Investment consultant Chintan Karnani says that that the year 2012 has been very volatile for Indian gold prices and extracts four lessons from the price movements.
At the beginning of 2012 no one ever thought of a rupee weakness resulting in higher gold prices in India. There were a lot of physical dealers who brought gold at "unfix" prices only to incur losses. Traders in MCX also incurred trading losses.
Lesson One: Trend of the Indian rupee can dictate short term gold prices.
Intra day trend as well as short term trend of the rupee (USD/INR) will dictate gold prices. One should first determine the trend of the Indian rupee before deciding on buy gold at "unfix price" or invest in gold or trade in gold.
In 2012 the trend of the Indian rupee against the US dollar has had far greater impact than any other factor. In the next eighteen months there will be Lok Sabha elections which can result in either wave movement for the rupee.
Lesson Two: Quantitative easing by Federal Reserve and other central banks may not result
in gold prices rising.
The key reason for the rise in gold prices in 2012 is central banks resorting to quantitative easing measures by way bond purchases and interest rate cuts in September 2012.
In October 2012 gold prices fell from high of $1799 to $1674.80 on expectation that a strong US economy will stop further quantitative easing (QE3) by the Federal Reserve. Some of you may contradict this. A lot of gold jewellers brought gold at "unfix" prices at Rs 29,700-Rs 30,500 zone and after QE3 they had fixed gold prices when it rose over Rs 32,300 after QE3 only to regret later. Traders in MCX were heavily in loss when gold prices broke past Rs 32,000/ten grams after the quantitative easing three announced by the Federal Reserve in September. Their stop loss got triggered when MCX gold prices fell below Rs 30,500 in the first week of November. The rise in gold prices from $1526 to $1799 was mainly due to QE3 which had already been factored by the markets.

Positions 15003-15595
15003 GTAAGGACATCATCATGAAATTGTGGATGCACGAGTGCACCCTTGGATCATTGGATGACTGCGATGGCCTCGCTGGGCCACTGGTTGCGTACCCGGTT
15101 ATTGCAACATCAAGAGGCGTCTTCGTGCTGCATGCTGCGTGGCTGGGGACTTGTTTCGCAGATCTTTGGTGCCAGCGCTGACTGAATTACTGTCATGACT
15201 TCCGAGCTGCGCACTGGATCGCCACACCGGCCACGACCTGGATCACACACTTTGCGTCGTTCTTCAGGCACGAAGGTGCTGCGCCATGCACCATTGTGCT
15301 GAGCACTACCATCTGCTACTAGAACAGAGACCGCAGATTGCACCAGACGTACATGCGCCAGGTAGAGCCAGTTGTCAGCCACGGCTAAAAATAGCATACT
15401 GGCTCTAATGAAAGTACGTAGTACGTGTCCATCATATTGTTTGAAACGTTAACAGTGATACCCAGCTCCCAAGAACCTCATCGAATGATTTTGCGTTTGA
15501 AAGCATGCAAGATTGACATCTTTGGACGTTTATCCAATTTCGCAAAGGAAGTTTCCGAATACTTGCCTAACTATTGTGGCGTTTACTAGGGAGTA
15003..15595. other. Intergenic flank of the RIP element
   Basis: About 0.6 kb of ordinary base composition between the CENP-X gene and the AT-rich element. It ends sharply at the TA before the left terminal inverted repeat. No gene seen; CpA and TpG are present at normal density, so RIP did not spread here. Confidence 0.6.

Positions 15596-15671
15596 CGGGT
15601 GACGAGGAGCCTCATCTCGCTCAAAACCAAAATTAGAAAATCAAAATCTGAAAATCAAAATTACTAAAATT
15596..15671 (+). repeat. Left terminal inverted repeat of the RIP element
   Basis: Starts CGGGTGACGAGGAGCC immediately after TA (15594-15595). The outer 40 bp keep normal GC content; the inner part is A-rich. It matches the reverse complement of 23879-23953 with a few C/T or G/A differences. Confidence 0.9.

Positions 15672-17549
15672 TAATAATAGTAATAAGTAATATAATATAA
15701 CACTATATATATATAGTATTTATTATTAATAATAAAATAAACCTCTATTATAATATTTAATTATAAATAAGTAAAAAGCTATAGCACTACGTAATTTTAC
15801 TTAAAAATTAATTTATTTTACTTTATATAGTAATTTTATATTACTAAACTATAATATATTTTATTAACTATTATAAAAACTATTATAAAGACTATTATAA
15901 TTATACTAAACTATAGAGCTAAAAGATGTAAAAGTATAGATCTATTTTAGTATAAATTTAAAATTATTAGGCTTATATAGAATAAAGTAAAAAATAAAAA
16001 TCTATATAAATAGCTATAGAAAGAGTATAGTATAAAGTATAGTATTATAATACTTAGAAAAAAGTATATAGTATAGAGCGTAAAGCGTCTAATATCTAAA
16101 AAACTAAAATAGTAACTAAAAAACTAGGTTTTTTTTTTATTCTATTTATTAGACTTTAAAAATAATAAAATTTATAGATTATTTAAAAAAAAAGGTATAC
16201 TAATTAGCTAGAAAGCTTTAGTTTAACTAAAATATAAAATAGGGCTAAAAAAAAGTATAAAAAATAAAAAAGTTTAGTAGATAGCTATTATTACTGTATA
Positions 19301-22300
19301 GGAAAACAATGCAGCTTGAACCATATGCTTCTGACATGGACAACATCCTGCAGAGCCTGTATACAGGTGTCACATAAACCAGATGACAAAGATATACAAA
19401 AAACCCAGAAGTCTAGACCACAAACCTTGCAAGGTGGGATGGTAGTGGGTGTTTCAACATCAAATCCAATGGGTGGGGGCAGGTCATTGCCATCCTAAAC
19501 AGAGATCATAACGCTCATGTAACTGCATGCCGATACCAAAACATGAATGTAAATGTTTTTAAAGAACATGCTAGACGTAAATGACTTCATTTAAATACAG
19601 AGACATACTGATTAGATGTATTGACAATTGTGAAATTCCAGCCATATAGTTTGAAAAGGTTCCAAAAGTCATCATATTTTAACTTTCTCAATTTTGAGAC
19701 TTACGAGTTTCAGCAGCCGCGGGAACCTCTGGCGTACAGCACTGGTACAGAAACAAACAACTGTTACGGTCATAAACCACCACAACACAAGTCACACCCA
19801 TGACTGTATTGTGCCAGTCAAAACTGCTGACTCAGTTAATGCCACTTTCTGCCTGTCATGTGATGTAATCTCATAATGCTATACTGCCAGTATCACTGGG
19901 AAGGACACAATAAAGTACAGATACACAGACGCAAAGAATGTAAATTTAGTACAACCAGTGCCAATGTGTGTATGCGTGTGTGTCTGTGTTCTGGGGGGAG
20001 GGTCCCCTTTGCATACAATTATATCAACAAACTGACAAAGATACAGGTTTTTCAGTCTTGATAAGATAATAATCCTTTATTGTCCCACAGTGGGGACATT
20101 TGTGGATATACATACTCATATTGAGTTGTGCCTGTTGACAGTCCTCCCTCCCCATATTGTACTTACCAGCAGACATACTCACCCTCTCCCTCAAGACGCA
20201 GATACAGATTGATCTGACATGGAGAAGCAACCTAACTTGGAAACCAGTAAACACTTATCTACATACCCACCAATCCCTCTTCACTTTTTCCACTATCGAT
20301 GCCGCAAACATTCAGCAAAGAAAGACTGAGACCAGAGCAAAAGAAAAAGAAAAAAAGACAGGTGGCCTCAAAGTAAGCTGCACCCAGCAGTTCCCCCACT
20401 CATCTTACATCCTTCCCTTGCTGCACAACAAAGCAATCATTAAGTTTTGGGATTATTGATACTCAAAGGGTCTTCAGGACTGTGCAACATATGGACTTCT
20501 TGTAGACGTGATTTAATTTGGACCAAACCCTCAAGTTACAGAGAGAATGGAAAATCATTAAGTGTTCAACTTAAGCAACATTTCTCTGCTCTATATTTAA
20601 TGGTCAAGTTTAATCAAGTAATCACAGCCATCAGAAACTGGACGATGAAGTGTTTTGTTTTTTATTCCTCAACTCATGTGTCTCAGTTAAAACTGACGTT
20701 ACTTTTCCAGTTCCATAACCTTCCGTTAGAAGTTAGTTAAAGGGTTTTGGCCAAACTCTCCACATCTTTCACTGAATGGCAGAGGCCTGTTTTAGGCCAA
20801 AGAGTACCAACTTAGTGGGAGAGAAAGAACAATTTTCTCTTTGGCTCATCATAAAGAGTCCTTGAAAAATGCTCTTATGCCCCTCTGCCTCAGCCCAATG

Lesson Three: Never ignore the fundamentals
When gold prices rose from Rs 30, 000 to Rs 32, 500 gold investment demand as well as gold jewellery demand fell in India. In fact scrap sales increased. Globally also only central banks purchased gold and Chinese demand for gold supported gold prices. Overall fundamentals were weak. It was weak fundamentals which prevented gold from rising. In our view more than 20 per cent of current gold prices reflect investment demand. If global economy shows signs of stability and sustained growth then gold prices are bound to fall. This has happened in October 2012 and there could be many more months like October 2012 if and when global economy stabilizes.
Lesson Four: Diversify
Whether it is the gold jewellers or gold traders, they all need to diversify. My experience with doing surveys in 2012 among common man is that they are getting more and more biased towards purchasing diamonds and other form of jewellery where pure gold content is very less. The trend in India will only increase over the coming years. This applies to so called gold traders of MCX. They also need to diversify into copper and other metals to get better returns. Jewellers as well as traders need to diversify to survive.
The Art of Jewellery | Vol 11 | November 2012